Some years from now, a majestic bur oak tree will stand tall along the walkway into the Kenosha County Center Prairie & Arboretum, providing shade, beautiful fall color, and a living laboratory for the study of tree diversity in our climate.
That will be thanks to the work of a brigade of planters who took turns shoveling dirt around a sapling Friday afternoon, at a celebration of Arbor Day organized by Extension Kenosha County.
The county arboretum is a project that began in 2020 and made its official debut on Arbor Day last year. It is situated along the one-mile walking trail loop just north of the County Center building at highways 45 and 50 in Bristol.
At present, the arboretum features 94 trees, with plans to add 40 more this year, said Vijai Pandian, Extension Kenosha County horticulture educator.
“The objective of this arboretum is two things,” Pandian said. “One, to showcase the richness and diversity — it’s not only maples that we have. We have more than 100 species of different trees that are more suitable for urban areas. The second thing we also want to assess is how are these trees going to perform for future climate change? How are they going to tolerate urban conditions?”
Among the highlights of the trees to be added this year, Pandian said, are a sequoia (one of the world’s largest trees) and a bristle cone pine (the world’s oldest tree). The sequoia seedling came from Manistee, Mich., where its parent tree stands more than 100 feet tall, Pandian said.
The group planting of the bur oak on Friday was led by county officials, 4-H members, and others from the public who came out to celebrate trees.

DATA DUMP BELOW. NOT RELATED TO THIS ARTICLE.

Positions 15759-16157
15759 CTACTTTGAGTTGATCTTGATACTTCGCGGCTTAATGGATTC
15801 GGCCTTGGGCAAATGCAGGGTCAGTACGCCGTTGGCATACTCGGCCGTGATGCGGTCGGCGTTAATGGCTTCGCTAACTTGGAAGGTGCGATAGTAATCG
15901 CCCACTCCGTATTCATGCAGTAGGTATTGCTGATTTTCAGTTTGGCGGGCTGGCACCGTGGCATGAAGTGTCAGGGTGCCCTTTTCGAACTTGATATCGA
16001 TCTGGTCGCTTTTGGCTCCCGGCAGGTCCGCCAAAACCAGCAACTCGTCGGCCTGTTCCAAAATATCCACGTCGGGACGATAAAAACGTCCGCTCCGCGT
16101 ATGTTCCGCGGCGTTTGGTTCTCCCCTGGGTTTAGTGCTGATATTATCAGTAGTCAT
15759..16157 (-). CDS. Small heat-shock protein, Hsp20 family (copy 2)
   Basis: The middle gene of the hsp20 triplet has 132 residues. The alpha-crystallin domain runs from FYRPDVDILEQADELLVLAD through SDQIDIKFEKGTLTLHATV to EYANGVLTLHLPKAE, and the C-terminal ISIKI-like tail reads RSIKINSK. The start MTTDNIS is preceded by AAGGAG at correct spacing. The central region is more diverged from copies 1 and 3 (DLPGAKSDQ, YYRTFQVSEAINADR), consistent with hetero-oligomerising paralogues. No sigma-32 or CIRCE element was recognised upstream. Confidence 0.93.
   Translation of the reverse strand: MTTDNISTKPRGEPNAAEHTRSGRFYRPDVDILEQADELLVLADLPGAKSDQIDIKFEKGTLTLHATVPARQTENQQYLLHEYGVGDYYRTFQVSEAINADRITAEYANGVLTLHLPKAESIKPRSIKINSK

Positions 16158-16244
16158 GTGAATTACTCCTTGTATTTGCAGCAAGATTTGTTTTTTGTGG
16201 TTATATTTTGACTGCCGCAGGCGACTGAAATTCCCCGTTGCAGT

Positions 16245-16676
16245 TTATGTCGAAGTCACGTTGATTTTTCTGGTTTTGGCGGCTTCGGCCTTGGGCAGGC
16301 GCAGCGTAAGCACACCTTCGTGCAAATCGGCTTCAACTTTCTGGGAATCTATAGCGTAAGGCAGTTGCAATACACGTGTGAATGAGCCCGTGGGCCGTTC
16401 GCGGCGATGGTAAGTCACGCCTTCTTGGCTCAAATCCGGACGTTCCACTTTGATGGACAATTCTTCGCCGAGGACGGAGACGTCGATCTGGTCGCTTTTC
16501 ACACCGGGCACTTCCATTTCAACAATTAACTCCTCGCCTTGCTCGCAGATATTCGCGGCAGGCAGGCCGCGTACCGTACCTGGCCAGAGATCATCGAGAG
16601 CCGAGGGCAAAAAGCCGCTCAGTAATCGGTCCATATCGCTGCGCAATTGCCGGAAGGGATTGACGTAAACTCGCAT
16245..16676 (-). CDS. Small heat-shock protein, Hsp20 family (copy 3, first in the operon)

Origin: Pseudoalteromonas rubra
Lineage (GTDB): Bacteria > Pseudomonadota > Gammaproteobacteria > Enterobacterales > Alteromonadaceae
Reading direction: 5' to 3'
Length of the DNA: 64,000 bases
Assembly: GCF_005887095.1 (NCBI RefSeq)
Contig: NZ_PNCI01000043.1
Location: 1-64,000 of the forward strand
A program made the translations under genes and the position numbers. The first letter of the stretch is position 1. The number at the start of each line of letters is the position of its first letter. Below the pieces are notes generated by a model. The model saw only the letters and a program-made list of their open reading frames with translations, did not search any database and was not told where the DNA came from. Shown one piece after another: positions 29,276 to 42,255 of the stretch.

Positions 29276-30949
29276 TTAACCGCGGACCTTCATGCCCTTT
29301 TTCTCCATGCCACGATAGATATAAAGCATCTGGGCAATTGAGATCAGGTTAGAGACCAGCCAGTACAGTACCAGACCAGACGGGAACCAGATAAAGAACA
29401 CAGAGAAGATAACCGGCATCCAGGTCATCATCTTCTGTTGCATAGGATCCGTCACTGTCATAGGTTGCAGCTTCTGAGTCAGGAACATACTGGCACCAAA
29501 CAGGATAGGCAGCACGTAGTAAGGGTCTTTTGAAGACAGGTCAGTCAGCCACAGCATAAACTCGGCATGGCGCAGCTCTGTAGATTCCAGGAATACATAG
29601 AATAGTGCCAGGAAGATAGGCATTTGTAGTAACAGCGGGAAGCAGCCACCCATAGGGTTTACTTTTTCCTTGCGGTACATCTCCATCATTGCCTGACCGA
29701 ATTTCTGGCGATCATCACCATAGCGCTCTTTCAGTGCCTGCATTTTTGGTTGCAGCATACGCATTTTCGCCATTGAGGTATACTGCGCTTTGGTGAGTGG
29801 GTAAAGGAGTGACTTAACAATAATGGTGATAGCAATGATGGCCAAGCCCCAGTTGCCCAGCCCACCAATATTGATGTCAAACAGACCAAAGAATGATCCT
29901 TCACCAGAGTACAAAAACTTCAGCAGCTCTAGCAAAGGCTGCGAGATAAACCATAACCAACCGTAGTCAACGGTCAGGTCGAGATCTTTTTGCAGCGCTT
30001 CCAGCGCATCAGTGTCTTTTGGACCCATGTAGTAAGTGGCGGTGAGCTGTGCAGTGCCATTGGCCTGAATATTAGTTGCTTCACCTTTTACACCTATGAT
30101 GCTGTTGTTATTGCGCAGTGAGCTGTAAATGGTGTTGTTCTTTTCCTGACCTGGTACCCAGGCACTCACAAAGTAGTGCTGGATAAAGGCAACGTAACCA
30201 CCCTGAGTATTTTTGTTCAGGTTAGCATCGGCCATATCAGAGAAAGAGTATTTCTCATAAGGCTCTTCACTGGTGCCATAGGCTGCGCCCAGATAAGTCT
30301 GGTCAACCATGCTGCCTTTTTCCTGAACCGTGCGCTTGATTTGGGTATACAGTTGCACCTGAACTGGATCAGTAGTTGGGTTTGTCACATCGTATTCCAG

“Arbor Day is a time to appreciate the beauty of trees and their importance to our environment, and this event is a perfect way to do that,” said County Board Chairman Gabe Nudo.
Joining Nudo from the County Board were fellow Supervisors Brian Bashaw, John Franco, Daniel Gaschke and Zach Stock. Chief of Staff Tami Rongstad represented County Executive Samantha Kerkman.
“I am thrilled that we have an arboretum here in Kenosha County,” Rongstad said. “This is just a treasure. And I can hardly wait to see the oak collection that we get in.”
Franco referred to what he called the two most important things in life: Trees and bees.
“Trees soak up carbon dioxide and they give us oxygen; bees pollinate just about everything we eat, practically— fruits and vegetables,” Franco said. “So we need them. It’s extremely important.”
Friday’s festivities also included a tree arts exhibit with works by 4-H members, a talk by Pandian about how a tree grows, and a tree scavenger hunt for children. Visitors were also given seedlings of various varieties to take home and experiment on their own properties.
The County Center Prairie & Arboretum is open to the public and is most easily accessed from the northeast corner of the parking lot on the west side of the building, off Highway 45. More details are available here. A brochure featuring a self-guided tour is available for download on the website or in print at the Extension office inside the County Center.